4. Increasing mobility: As the office becomes more virtual, professionals are already less tethered and more mobile. Companies are searching for protective measures for employees using their own mobile devices for work and accessing company assets and information in coffee shops, airports and through other public access points while on the move.

The following best practices may be used to provide stronger protections and enhance existing strategies for cybersecurity.

Best Practices For Cybersecurity In An Era Of Virtual Workspaces

• All business, including small and mid-sized enterprises, should maintain an IT professional on staff. For smaller organizations with a tighter budget, leadership should consider bringing in an IT consultant to access the initial network setup or review the company network and company policies for any vulnerabilities.

• A virtual private network (VPN) may be used to access data wirelessly with increased security. A VPN acts as a guard for privacy and increases security by masking access points and creating private tunnels or wires to send and receive information online.

• Use enhanced security with cloud-based storage to ensure that data is protected.

• Create a strong password policy for remote workers to access organizational data.

• Require all remote employees to use only secure web mail programs that encrypt messages before they are sent.

• Review and set effective policies for use of mobile devices. Viruses and malware pose a threat to business, and the installation of protective software is not enough to counter the threat. Remote workers typically do not update their malware programs which provides a weak link into the corporate network. Hackers take advantage of this and will target the remote machine rather than the business network for this reason.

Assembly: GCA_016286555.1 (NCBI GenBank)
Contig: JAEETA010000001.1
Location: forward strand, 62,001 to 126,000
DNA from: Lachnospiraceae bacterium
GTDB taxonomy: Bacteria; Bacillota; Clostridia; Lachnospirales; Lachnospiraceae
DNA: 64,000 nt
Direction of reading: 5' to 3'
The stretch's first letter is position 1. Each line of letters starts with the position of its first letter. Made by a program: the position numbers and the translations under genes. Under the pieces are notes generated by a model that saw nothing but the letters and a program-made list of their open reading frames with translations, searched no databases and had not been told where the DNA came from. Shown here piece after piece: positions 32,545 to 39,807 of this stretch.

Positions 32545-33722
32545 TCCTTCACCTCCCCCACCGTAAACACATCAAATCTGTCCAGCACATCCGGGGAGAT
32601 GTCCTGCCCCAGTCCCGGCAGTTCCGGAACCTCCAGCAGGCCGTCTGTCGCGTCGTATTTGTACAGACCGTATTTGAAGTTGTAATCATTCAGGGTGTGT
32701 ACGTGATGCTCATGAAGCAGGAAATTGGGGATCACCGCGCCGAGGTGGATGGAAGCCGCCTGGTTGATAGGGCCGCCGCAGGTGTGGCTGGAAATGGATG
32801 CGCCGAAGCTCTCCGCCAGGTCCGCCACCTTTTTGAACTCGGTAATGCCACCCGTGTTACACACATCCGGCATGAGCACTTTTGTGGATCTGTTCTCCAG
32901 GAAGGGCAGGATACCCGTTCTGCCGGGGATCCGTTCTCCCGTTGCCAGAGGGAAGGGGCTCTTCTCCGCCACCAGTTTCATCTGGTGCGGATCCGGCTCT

As employees become more mobile, these best practices will become even more important to adopt to protect company assets — no matter the size of the organization. Although most large organizations already have IT staff in place to deal with systems issues and security, all business leaders should review policies and make sure efforts are updated regularly. I recommend that all organizations set a timeframe for IT staff to perform network reviews to monitor for vulnerabilities. If your team isn't already using secure, cloud-based storage to segregate employee accessible data and applications from critical on-premise data, that update is a good place for your team to start.

What can business leaders and decision makers do if hiring an IT professional remains inaccessible? Self-education is paramount. There is a wealth of free information on the internet. Other great first steps are to get involved in social networking and local organizations to exchange ideas and gain valuable service references, as well. I recommend contacting the local chamber of commerce. There are many conventions, seminars and classes available where business owners can learn about all latest network security options.

As industry continues to move forward, industry-wide adoption of improved online security will become a driving force for organizations that want to stay competitive.


Nineveh Madsen